1. Check the data you have today, evaluating its quality, completeness, and accessibility. Every data point you access will add value and richness to the journey.
  2. Document the data you need. Does it exist but is currently inaccessible, or do you need to start collecting it?
  3. Envision the data you want. Dare to dream about the hard-to-access data points.


4. Disregard Strategic Content


Both in-journey (content delivered in the message itself) and out-of-journey content (content a subscriber would navigate to with a click) can be extremely powerful when used in tandem. Thus, it is important to understand what content you have available today, what you need to create, and what future content would delight your customer. Knowing exactly what you want your customer to do and keeping a laser focus on calls to actions (and resulting landing pages) will allow you to be helpful, supportive, and resourceful to your customers along their journey.


5. Limit Customer Engagement to a Specific Channel


Instead of messaging your subscribers in the channel you want them to be on, identify the channel they are already on and engage with them there. Ask yourself, are your customers desk-based and completing a web form? If yes, then using the email channel makes sense. However, if they are on the go and need brief information quickly, SMS may be the most appropriate.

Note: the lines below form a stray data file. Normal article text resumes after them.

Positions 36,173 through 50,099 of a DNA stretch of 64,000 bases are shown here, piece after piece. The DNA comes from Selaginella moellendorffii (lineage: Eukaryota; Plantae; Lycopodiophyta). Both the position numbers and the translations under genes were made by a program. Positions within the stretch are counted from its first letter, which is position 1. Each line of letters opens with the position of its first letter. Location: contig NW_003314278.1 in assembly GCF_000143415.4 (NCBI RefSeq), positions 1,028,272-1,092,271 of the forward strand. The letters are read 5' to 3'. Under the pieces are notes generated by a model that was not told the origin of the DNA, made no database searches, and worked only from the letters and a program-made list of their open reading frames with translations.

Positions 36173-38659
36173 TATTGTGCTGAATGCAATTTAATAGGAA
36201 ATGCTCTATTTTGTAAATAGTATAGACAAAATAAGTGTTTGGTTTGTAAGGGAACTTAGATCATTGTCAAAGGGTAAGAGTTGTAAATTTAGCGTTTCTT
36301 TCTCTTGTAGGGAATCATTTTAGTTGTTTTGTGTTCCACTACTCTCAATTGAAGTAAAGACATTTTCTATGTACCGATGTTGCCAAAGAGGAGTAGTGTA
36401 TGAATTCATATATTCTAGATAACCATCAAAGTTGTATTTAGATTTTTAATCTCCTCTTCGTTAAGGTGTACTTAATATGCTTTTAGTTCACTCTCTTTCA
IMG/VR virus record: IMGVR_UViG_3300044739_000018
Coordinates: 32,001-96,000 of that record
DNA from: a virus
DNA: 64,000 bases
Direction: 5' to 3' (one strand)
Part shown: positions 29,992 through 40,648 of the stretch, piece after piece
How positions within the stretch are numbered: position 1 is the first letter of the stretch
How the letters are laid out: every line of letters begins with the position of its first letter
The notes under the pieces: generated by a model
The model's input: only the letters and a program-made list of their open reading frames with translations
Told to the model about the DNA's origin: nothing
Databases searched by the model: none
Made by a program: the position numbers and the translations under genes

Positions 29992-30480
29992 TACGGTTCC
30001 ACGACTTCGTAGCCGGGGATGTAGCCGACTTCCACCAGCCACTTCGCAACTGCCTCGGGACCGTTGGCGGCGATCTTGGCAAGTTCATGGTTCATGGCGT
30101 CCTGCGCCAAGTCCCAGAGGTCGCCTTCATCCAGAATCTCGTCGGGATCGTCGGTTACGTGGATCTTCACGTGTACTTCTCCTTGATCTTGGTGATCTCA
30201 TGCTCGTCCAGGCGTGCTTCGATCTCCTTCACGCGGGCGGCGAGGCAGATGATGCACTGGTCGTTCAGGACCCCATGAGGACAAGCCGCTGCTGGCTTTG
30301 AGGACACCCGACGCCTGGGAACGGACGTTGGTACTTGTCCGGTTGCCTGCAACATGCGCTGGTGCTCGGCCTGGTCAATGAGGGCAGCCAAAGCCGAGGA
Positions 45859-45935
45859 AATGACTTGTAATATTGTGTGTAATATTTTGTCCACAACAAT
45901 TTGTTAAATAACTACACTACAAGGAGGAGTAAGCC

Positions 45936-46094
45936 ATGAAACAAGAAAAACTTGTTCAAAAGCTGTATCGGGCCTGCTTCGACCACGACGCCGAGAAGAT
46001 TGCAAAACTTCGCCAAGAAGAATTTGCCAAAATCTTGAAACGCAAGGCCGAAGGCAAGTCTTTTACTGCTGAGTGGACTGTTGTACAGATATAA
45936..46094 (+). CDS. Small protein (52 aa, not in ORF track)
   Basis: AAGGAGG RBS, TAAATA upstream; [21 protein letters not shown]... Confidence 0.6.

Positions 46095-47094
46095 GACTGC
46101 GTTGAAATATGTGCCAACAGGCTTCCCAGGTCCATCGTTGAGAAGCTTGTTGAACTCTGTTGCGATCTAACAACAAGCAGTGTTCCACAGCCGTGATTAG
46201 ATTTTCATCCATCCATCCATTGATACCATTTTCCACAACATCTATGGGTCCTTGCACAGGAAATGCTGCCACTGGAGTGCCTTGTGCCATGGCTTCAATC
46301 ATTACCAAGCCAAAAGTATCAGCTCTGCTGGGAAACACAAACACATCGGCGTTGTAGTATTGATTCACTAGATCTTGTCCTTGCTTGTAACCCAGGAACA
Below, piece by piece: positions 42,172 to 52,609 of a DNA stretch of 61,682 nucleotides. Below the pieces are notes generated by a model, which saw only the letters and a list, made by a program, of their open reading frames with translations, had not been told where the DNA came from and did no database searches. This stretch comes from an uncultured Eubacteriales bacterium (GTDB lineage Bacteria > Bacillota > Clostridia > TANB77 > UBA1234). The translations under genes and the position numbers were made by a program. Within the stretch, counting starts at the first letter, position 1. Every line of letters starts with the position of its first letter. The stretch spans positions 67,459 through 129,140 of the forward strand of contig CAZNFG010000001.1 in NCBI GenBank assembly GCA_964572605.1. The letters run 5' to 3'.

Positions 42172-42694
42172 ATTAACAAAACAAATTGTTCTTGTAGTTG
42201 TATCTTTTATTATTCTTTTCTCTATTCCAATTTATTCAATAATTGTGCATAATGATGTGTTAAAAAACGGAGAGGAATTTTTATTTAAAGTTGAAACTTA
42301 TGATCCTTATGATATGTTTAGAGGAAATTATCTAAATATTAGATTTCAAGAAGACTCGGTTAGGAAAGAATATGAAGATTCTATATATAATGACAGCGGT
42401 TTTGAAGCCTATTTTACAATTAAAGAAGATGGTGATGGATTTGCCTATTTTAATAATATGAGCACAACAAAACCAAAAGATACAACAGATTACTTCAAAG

Consider how ride-sharing services like Uber and Lyft combine push, SMS, and email for pre-, during, and post-ride messaging. These rideshare services create one seamless engagement path for their customers, no matter what channel the customer is on.


6. Over-engineer Your Journey


Once you understand your goals, audience, relevant data points, and strategic content, you will be ready to create a customer journey – remember to walk before you run and avoid over-engineering your journey! Think of a successful customer journey as having three versions:

  1. Crawl — using what you have available today
  2. Walk — using what you can access with just a little “elbow grease”
  3. Run — your vision for blue sky

Your crawl version shouldn’t be a multistep, multichannel drawing that spans five whiteboards. A great starting point could be a single automated touchpoint with two reminders for non-openers. Similarly, your run version should not be limited to data and content from the past, but should account for future customer needs. The best journey mapping mindset allows for testing, learning. and iterating while actively servicing your customers. Don’t wait for a version of perfection out of the gate.


Looking for more information about building one-of-a-kind customer journeys? We have two exciting webinars to help you:

  1. Best Practices for Getting Started with Customer Journeys and Journey Builder
  2. Break Down Silos to Create Seamless Journeys with your Customers


Priya Pappu and Heidi Robbins More by Priya Pappu and Heidi Robbins